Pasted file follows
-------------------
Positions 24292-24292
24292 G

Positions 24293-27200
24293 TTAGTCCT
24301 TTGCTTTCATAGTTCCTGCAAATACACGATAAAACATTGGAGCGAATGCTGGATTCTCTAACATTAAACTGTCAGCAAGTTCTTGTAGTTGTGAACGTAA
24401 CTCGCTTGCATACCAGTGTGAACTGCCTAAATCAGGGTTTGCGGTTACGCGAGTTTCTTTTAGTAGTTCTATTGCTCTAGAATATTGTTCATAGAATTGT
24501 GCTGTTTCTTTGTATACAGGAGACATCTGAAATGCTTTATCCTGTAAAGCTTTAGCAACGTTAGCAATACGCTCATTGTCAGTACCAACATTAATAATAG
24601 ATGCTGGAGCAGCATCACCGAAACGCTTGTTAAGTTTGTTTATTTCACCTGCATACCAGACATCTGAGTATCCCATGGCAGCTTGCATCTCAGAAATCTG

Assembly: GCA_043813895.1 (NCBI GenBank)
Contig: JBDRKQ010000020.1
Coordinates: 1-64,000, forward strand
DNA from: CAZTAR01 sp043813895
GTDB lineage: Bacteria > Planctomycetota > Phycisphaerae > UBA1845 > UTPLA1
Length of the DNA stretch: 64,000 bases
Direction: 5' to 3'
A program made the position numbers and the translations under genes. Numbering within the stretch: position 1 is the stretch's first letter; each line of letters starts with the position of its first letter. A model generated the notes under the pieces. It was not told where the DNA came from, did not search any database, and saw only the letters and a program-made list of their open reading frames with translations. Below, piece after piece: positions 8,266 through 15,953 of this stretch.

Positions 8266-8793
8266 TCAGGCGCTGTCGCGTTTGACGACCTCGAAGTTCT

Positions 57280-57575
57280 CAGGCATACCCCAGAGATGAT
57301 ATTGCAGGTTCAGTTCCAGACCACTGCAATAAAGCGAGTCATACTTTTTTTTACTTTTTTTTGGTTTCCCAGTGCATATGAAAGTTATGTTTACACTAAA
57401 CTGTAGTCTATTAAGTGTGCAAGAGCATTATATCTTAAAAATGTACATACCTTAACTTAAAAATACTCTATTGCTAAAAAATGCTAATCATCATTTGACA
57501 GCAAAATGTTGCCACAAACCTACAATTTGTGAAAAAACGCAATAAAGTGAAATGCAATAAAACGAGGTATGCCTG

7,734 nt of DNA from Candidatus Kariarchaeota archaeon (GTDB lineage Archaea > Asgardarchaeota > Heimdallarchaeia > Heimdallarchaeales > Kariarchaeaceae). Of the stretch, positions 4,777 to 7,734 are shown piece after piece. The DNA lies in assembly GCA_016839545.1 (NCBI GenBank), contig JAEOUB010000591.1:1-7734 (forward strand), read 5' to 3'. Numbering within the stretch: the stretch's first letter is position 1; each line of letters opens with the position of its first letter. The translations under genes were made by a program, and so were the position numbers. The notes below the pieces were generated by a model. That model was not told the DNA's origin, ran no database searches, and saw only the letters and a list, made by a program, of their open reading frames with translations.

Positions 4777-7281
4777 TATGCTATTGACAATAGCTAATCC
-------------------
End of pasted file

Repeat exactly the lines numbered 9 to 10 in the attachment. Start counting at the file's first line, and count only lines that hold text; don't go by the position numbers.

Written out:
Assembly: GCA_043813895.1 (NCBI GenBank)
Contig: JBDRKQ010000020.1